Sunday, March 26, 2017
   
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Reflection On Consecrated Life - Fifth Sunday In Ordinary Time

There was a wise rabbi named Zerusha who was dying. His followers asked him for a wisdom saying by which they could remember him. He said, “When I come before my creator, I don’t think I’m going to be asked, ‘Why weren’t you more like Abraham and Moses?’. I’m going to be asked, ‘Why weren’t you more like Zerusha?’”.

In today’s second reading and in the gospel passage, we can see this piece of wisdom being lived. Paul says, “Woe to me if I do not proclaim the Gospel!” It is in his bones to do this.

In the same way, we witness Jesus being totally who he is in giving himself completely to healing the sick, to going to a deserted place to pray, and in moving to the neighbouring towns to proclaim the message of God’s love there.

Both Jesus and Paul know at the centre of their being what it means to be themselves – and it means to give themselves and all of their energy to God and to proclaiming God’s goodness.

As Christians, we are most like ourselves when we are in touch with God who dwells within us, and when all that we do flows from our relationship to God, which encompasses our relationship to our own deepest being.

I am grateful for my vocation to the consecrated life because I experience it as helping me to be who I am, Pat Boucher. As a Sister of St. Joseph, I have had many and varied opportunities for growth in coming to know who I am. The more I know who I am, the more my relationship with Jesus grows.

I think many people see a vocation to consecrated life as a difficult calling. I thought it would be when I first entered the Sisters of St. Joseph right after high school. I thought I was giving up a lot and doing a great thing for God. One of the Sisters told me I would receive far more than I would give, and I was quite sceptical about that. However, it didn’t take me long to realize how right she was. I found real happiness as I learned about the life of a sister and began to live it.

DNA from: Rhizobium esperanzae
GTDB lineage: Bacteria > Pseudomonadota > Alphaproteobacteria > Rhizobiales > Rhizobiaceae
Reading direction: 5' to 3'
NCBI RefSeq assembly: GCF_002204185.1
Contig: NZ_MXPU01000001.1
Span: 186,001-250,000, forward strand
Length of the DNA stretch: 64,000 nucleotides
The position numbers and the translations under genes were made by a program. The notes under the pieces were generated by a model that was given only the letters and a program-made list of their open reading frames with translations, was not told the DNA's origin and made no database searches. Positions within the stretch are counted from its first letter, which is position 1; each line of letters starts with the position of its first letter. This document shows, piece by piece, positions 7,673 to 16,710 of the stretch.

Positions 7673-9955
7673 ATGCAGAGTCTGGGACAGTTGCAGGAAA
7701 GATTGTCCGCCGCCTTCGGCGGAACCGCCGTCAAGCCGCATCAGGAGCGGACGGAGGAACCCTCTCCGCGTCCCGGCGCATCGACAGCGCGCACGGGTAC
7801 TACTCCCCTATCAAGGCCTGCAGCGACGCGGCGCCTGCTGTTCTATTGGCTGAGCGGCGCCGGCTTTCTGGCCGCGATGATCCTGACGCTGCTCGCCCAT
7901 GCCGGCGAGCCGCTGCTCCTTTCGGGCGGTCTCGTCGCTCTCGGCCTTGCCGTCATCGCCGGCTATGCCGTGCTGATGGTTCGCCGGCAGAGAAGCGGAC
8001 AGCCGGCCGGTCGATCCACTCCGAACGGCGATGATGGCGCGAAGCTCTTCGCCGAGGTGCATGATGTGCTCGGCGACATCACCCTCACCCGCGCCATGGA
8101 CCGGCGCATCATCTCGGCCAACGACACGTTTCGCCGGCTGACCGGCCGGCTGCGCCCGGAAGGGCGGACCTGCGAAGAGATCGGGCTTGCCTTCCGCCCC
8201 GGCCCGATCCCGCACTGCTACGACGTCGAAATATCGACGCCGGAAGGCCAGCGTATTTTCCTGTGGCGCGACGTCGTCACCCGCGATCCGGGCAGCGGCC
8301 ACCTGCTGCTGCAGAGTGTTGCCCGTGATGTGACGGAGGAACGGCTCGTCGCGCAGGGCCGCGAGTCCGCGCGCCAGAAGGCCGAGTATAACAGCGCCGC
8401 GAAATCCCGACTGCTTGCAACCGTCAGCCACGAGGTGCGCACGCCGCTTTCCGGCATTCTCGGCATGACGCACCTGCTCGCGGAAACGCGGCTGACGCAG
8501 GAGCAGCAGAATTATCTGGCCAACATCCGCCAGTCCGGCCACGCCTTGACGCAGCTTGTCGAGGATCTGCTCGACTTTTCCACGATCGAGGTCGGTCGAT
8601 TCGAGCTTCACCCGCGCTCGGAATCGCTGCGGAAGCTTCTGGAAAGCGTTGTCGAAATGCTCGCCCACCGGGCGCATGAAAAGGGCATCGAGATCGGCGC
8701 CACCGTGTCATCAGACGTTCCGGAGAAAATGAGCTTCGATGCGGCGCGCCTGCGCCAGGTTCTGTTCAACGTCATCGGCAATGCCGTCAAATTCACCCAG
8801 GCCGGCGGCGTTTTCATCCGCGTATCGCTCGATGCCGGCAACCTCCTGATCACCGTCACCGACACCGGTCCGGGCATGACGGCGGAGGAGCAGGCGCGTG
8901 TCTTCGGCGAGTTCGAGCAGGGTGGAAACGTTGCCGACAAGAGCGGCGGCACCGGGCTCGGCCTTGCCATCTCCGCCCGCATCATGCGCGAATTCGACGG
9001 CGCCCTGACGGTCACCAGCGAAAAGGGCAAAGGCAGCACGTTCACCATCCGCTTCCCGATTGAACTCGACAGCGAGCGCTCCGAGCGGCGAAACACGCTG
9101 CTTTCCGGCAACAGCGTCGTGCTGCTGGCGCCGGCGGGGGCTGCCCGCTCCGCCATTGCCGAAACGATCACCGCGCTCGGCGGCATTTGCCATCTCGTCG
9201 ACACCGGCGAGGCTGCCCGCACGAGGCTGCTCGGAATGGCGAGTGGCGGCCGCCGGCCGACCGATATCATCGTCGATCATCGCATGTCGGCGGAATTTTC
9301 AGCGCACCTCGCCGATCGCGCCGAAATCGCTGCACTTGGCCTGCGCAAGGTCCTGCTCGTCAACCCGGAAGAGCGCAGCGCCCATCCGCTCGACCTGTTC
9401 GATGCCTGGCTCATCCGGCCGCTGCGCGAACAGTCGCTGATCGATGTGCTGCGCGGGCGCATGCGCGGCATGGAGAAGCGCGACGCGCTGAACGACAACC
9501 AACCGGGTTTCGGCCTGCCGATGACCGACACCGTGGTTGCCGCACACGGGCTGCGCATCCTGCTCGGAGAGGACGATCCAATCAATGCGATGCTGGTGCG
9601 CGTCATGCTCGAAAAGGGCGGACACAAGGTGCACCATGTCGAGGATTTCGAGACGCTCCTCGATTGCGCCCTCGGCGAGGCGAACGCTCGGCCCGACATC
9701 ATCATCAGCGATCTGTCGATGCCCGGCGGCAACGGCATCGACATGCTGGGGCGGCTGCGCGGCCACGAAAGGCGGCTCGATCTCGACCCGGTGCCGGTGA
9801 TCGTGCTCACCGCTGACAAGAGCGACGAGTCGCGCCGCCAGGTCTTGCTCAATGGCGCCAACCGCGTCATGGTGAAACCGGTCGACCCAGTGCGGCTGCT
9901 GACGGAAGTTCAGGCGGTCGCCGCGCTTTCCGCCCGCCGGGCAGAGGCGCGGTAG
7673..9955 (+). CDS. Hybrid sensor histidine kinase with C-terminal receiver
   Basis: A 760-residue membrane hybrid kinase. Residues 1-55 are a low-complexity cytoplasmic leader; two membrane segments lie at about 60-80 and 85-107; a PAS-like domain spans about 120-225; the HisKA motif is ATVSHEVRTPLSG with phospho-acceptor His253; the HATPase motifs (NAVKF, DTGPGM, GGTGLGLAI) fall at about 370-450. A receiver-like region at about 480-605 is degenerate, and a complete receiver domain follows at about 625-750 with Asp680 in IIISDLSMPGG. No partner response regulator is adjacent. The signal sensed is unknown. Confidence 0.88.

I am deeply grateful to God for the gift of my vocation. It really helps me to be the best Pat I can be.

So, I have received a treasured gift from God, and I believe consecrated life is a treasured gift to the church and the world. I believe this because we need the witness of men and women who live the evangelical counsels of chastity, poverty and obedience in a public way. As Christians, whether married, single, or called to live a consecrated life, we live these counsels.

Our vow of chastity does not mean that we do not have wonderful relationships with others. It means that our primary relationship and one that we work at, as married people work at their relationship with their spouse, is with Jesus.

Through the vow of poverty, women and men religious are called to be a counter-sign to the consumerism that is so much a part of our society today. We are blessed to have what we need to live a balanced and healthy life.

The third vow, obedience, calls us to testify by our lives to what it means to listen for God’s voice in making decisions. That is what obedience is about.

In a world that fosters individualism and looking out for oneself, consecrated life is called to exemplify, by life in community and by relationships through ministry, that we are all brothers and sisters called to live in loving union with one another.

In summary, I am grateful that the way I am called to be most like Pat is by living in fidelity to my vocation as a Sister of St. Joseph. And I know that the more I am my authentic self, the more I will grow like Jesus. I pray that like Jesus and Paul, each of us may be more and more true to the call of our particular vocation to proclaim the gospel by our lives.

By Pat Boucher CSJ

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